Henry Lawson – Composers in Everyday Situations
Lawson and Hargreaves give their audience a feeling of the distinctly visual. Both authors convey distinctive experiences through different ways. Lawson uses many evocative and powerful language techniques to convey his thoughts and feelings. This is clearly shown in ‘The Drover’s Wife’ and ‘In a Dry Season’. Other narratives also utilise the many language techniques to convey the distinctively visual image. Both texts reveal both positive and negative values which are indicative of the Australian image.
Through the forms and language of these texts, and the values of larrikinism, heroism, humour, environment and realism, they alter the responder’s perceptions and understand the perceptions of Australia and its identity. Both ‘The Drover’s Wife’ and ‘In a Dry Season’ use distinctive visuals to deepen the responders understanding of place; the situation of the story, where the stories are set. The ‘The Drover’s Wife’ is written in third person, from the point of view of an omniscient narrator.
Lawson’s negativity towards the bush begins immediately in this story, when he uses diction to describe the bushland surrounding the house as “stunted, rotten native apple trees. No undergrowth… The two-roomed house is built from round timber, slabs, and stringy-bark, and floored with split slabs. ” This quote is used to allow the responder to visualise the pre-federation basic home and not only how isolated it is from society but also how isolated it is from modern day housing. “Nineteen miles to the nearest sign of… Lawson creates a distinctively visual image, for the responder, with images of isolation, stoicism and the struggle for survival in the harsh Australian Outback. ‘In a Dry Season’ Lawson employs a strong sense of imagery which is created for the responder. With this device the reader feels a link with the narrator as sense as through the responder is on the same journey and witnessing the story as it unfolds. Lawson employs metonym to express the innocence of the newcomers in juxtaposed with a messy and unfashionable group conveyed with the use of alliteration, verbs and further metonymy to convey an untidy and dated group.
Lawson develops a detailed image of the freshness and naivety of the young travellers through reference to their freshly cut hair and starched collars in “One or two square-cuts and stand-up collars struggle dismally through to the bitter end”. The employment of metonymy allows the audience to instantly connect the haircut and stiff collars to a group innocent to the harshness of the bush. This is contrasted to the appearance of the Bushmen has been evoked in this short story. This disorderly exterior has been effectively created with the recurring “s” in “Slop, sac, suits, red face and old fashioned flat brimmed hats”.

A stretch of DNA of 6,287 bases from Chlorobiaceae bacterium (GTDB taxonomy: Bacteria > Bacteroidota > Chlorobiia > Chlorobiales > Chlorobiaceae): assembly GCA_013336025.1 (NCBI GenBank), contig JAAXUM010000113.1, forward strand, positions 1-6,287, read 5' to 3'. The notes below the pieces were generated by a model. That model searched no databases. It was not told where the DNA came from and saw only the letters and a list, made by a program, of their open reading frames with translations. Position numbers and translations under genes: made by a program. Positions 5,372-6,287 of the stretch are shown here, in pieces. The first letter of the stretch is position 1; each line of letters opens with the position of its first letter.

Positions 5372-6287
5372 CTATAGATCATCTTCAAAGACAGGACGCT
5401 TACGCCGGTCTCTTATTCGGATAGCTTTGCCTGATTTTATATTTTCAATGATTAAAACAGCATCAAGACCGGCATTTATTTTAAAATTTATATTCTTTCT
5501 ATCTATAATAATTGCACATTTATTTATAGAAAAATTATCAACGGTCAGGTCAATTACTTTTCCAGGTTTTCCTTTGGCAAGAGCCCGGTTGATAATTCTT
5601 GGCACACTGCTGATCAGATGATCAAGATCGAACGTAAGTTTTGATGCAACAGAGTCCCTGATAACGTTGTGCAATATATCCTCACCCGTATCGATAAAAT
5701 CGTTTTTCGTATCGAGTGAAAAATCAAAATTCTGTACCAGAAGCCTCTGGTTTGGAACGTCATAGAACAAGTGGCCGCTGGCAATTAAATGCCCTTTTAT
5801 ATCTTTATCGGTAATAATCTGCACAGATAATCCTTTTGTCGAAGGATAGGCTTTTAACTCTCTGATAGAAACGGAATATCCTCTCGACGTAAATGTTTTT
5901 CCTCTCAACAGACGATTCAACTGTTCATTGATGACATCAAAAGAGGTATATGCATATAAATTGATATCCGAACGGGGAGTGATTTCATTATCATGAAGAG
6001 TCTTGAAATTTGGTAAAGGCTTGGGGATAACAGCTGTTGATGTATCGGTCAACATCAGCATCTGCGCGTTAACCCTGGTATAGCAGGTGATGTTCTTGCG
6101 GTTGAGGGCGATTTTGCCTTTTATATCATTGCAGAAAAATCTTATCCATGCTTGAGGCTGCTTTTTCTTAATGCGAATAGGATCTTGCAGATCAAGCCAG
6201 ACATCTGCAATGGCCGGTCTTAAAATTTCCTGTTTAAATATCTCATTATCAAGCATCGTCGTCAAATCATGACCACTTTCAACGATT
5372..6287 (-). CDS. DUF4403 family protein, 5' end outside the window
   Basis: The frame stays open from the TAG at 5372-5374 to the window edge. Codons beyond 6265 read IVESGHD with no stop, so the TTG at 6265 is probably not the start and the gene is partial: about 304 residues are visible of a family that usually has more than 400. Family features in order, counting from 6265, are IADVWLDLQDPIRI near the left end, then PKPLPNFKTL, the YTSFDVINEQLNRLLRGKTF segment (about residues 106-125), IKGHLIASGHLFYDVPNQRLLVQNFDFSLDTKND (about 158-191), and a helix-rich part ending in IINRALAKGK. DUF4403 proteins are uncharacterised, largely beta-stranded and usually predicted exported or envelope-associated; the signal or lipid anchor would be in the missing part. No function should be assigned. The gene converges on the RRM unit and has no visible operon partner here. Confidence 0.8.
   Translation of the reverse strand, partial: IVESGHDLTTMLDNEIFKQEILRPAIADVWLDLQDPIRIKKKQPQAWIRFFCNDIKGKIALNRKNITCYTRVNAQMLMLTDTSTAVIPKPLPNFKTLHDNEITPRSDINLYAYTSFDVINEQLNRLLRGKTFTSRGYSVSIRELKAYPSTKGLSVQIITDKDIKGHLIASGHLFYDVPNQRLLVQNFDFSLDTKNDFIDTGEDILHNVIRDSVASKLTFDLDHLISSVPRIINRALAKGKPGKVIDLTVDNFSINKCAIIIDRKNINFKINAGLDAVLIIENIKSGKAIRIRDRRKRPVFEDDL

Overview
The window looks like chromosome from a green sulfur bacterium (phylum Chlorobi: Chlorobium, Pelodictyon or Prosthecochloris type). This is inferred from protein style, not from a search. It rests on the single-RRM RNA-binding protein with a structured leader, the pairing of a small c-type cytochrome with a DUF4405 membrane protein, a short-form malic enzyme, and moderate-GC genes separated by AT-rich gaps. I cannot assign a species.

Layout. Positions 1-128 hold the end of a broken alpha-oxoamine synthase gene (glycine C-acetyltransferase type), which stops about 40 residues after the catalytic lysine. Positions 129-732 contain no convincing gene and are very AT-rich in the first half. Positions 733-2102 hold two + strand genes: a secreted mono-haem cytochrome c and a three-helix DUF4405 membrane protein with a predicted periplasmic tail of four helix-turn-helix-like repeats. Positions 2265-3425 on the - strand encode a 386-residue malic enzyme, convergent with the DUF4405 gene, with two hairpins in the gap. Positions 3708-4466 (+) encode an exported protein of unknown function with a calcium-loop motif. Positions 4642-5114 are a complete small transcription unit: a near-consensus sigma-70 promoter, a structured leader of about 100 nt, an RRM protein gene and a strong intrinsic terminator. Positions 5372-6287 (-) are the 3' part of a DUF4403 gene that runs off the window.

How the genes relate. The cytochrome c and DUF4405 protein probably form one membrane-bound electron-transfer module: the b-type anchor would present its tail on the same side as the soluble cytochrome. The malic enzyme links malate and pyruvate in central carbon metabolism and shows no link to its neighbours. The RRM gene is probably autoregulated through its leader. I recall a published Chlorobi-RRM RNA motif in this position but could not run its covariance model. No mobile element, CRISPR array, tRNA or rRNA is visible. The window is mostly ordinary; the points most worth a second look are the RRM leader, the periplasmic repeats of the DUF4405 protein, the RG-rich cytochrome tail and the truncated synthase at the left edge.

The repetition of the sound allows Lawson to convey the boredom of bush life and the Bushmen’s fatigue to the reader. Similarly, Little Miss Sunshine, a picture book by Roger Hargreaves involves the reader in a range of experiences. This picture book contains a layout of the general structural formulae for the story consisting of orientation, complication and resolution. It is told in third person. All of the pictures in this text are on the right hand page and none of the pictures are framed. They are positioned to take up a whole page for each picture. This picture book uses simple colours and drawings.
This makes it easy for readers of all ages to see and understand what is happening in the picture book. Throughout the orientation, Miseryland is presented as a sad, unhappy, miserable place using the graphics and text. ‘And when the birds wake up in the morning in Miseryland, they don’t start singing. They start crying! Oh, it really is an awful place! ’ Then the responder is introduced to little Miss Sunshine, the main character. She is shown to be a happy person ‘whistling happily to herself’ and shown to be the colour yellow in the picture to convey happiness and brightness.
The picture book’s complication arises with little Miss Sunshine laughing and giggling in front of the king in Miseryland. The pictures capture this with a close-up of the king’s and little miss sunshine’s face; hers laughing and the king is crying. This sets a major contrast between the two characters. In conclusion, the narration in the short stories by Henry Lawson the ‘The Drover’s Wife’ and ‘In A Dry Season’ and “Little Miss Sunshine”, by Roger Hargreaves, prove highly important in involving the responder in a range of xperiences by providing the techniques and storylines for the responder to gain an insight from. As both Lawson and Hargreaves bring the world of their work to life through the images they create. Lawson describes scenes to the audience in such detail that he makes it possible for the readers to place themselves in the particular situation he is creating, even if they have never had that experience. This technique helps to link the reader with that specific feeling. While Hargreaves creates images of calmness and freedom through the composer’s use of colours and positioning.